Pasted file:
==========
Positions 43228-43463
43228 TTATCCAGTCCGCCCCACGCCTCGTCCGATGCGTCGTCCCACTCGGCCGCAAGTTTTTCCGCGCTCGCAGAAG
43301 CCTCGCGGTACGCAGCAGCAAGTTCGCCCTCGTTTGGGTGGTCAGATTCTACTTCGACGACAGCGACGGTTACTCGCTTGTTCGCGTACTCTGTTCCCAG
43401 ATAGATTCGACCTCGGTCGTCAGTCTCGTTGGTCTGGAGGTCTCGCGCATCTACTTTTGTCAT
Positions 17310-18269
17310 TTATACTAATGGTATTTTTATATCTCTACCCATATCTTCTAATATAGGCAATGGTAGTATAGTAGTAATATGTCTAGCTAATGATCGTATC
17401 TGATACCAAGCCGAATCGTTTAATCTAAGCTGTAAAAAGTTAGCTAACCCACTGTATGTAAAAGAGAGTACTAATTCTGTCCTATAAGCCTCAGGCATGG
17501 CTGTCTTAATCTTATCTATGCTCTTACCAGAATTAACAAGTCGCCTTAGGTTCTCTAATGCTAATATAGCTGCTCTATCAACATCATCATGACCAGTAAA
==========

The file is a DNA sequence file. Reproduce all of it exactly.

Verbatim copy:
Positions 43228-43463
43228 TTATCCAGTCCGCCCCACGCCTCGTCCGATGCGTCGTCCCACTCGGCCGCAAGTTTTTCCGCGCTCGCAGAAG
43301 CCTCGCGGTACGCAGCAGCAAGTTCGCCCTCGTTTGGGTGGTCAGATTCTACTTCGACGACAGCGACGGTTACTCGCTTGTTCGCGTACTCTGTTCCCAG
43401 ATAGATTCGACCTCGGTCGTCAGTCTCGTTGGTCTGGAGGTCTCGCGCATCTACTTTTGTCAT
Positions 17310-18269
17310 TTATACTAATGGTATTTTTATATCTCTACCCATATCTTCTAATATAGGCAATGGTAGTATAGTAGTAATATGTCTAGCTAATGATCGTATC
17401 TGATACCAAGCCGAATCGTTTAATCTAAGCTGTAAAAAGTTAGCTAACCCACTGTATGTAAAAGAGAGTACTAATTCTGTCCTATAAGCCTCAGGCATGG
17501 CTGTCTTAATCTTATCTATGCTCTTACCAGAATTAACAAGTCGCCTTAGGTTCTCTAATGCTAATATAGCTGCTCTATCAACATCATCATGACCAGTAAA